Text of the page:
Patrick James Cummins (born 8 May 1993) is an Australian international cricketer who is currently the captain of the Australian national team in Test cricket.[1][3] He is the vice-captain of the team in limited-overs cricket. He is a fast bowler and a capable lower-order right-handed batsman,[4] and plays and captains domestic cricket for New South Wales. He is the second specialist fast bowler to captain Australia, after Ray Lindwall.[5]

Pat Cummins
2018.01.21.14.55.22-Roy c Finch b Cummins-0001 (40183230984) (Cummins cropped).jpg
Cummins in 2018
Personal information
Full namePatrick James Cummins
Born (1993-05-08) 8 May 1993 (age 28)
Westmead, New South Wales, Australia
NicknameCummo[1]
Height1.92[2] m (6 ft 4 in)
BattingRight-handed
BowlingRight-arm fast
RoleBowler
International information
National side
Test debut (cap 423)17 November 2011 v South Africa
Last Test15 January 2021 v India
ODI debut (cap 189)19 October 2011 v South Africa
Last ODI29 November 2020 v India
ODI shirt no.30
T20I debut (cap 51)13 October 2011 v South Africa
Last T20I14 November 2021 v New Zealand
T20I shirt no.30
Domestic team information
YearsTeam
2010/11–presentNew South Wales
2012/13Sydney Sixers
2013/14Perth Scorchers
2014–2015Kolkata Knight Riders
2014/15–2018/19Sydney Thunder
2017Delhi Daredevils
2020–2021Kolkata Knight Riders
Career statistics
Competition Test ODI T20I FC
Matches 34 69 37 48
Runs scored 708 285 60 1,042
Batting average 16.46 9.82 7.50 20.03
100s/50s 0/2 0/0 0/0 0/5
Top score 63 36 13* 82*
Balls bowled 7,734 3,651 804 10,336
Wickets 164 111 42 210
Bowling average 21.59 28.78 22.38 22.83
5 wickets in innings 5 1 0 5
10 wickets in match 1 0 0 1
Best bowling 6/23 5/70 3/15 6/23
Catches/stumpings 16/– 16/– 10/- 21/–
Source: ESPNcricinfo, 14 November 2021

Cummins made his Test debut at the age of 18 in 2011. Injuries then forced him out of test cricket for over five years, until he returned to the Australian team in 2017. According to the ICC Player Rankings, he was the world's top ranked bowler at the end of 2019 and 2020. In January 2020, he was named as the Test Cricketer of the Year by the International Cricket Council (ICC).[6] In April 2020 he was named as one of the Wisden Cricketers of the Year for his performances in the 2019 English season in the 2020 edition of Wisden Cricketers' Almanack.[7]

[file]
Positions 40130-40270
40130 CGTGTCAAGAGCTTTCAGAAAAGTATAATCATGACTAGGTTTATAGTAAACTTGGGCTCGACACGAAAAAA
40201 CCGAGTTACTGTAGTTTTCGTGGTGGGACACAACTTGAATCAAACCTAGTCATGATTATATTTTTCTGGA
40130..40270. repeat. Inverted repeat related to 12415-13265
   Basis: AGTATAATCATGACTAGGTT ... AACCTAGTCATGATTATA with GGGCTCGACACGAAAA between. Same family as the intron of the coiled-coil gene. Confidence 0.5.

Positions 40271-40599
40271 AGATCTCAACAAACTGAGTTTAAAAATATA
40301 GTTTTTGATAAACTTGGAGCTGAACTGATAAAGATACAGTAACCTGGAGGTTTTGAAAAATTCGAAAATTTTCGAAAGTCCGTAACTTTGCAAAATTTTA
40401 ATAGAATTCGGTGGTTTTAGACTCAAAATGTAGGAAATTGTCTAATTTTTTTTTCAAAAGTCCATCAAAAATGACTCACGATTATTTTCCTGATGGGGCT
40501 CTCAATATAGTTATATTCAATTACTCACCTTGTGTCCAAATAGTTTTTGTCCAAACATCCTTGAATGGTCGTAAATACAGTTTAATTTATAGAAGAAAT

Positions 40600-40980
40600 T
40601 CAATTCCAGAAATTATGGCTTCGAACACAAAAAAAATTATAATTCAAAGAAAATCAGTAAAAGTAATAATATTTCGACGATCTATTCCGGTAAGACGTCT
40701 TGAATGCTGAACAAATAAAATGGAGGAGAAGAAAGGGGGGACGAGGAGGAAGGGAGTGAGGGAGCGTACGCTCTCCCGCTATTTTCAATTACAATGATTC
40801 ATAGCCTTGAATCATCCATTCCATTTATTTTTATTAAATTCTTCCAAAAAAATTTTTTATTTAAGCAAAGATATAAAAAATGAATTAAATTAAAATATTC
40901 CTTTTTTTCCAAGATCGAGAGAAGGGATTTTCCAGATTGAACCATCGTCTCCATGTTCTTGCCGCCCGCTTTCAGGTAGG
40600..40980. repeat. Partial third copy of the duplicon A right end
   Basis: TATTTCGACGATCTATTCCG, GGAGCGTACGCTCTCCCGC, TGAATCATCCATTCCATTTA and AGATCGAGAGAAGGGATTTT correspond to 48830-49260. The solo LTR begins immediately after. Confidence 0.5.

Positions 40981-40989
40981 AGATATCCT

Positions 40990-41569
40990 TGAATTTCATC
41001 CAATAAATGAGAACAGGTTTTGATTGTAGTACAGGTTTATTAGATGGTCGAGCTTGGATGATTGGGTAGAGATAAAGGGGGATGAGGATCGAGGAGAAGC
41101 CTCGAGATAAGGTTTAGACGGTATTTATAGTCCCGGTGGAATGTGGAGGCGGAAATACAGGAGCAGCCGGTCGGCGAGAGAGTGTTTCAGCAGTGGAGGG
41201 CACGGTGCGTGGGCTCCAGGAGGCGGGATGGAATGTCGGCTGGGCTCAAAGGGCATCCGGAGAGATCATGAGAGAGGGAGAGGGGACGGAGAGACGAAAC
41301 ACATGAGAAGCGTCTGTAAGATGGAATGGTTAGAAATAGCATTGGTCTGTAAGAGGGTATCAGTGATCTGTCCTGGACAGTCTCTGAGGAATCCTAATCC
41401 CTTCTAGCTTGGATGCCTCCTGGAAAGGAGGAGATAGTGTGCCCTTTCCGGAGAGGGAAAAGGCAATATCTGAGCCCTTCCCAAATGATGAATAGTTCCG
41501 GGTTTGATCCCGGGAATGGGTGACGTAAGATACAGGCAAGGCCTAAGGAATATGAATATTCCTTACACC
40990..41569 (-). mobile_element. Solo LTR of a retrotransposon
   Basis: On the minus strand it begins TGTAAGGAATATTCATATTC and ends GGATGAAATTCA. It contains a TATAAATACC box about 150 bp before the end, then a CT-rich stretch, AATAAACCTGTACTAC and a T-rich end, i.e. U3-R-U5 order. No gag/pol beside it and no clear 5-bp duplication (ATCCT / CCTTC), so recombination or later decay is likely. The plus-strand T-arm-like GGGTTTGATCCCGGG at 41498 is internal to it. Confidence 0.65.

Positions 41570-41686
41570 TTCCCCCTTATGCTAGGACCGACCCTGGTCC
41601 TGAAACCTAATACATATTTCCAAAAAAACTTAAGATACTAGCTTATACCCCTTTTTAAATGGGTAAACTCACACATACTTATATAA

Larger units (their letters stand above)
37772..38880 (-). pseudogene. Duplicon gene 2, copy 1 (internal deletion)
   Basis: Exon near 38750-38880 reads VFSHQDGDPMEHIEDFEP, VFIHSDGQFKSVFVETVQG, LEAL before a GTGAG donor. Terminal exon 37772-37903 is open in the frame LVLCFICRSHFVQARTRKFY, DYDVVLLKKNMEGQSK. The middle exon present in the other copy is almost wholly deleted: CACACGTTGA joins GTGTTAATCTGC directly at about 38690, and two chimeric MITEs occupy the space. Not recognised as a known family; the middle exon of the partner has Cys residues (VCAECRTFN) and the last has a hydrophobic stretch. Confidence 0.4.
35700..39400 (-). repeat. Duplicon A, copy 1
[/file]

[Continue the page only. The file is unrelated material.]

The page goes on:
Youth and early cricket careerEdit

Cummins played junior cricket for the Glenbrook Blaxland Cricket Club in the Blue Mountains before playing first-grade cricket for Penrith in 2010.[8] That same year, Cummins represented NSW in the National Under-17 championships and later the NSW Under-19 side.[9]

In the preliminary final of the 2010–11 KFC Twenty20 Big Bash against Tasmania, Cummins took 4 for 16 and was named Man of the Match.[4] He finished with Nathan Lyon as the leading wicket-taker in the tournament.[10] In March 2011, he made his first-class debut in a match against Tasmania after impressing for the NSW 2nd XI. He returned figures of 2/80.[1]

Cummins played the final three matches of the 2010/11 Sheffield Shield season, including the final where he bowled 65 overs for the match, aged just 17. He was later ruled out of the Australia A tour of Zimbabwe due to a back injury.[9]

International careerEdit

International debut (2011)Edit

Cummins was granted a Cricket Australia contract in June 2011[11] and in October 2011, he played two Twenty20 International (T20I) and three One Day International (ODI) matches for Australia against South Africa, claiming ten wickets and subsequently being selected in the Australian Test squad to play South Africa.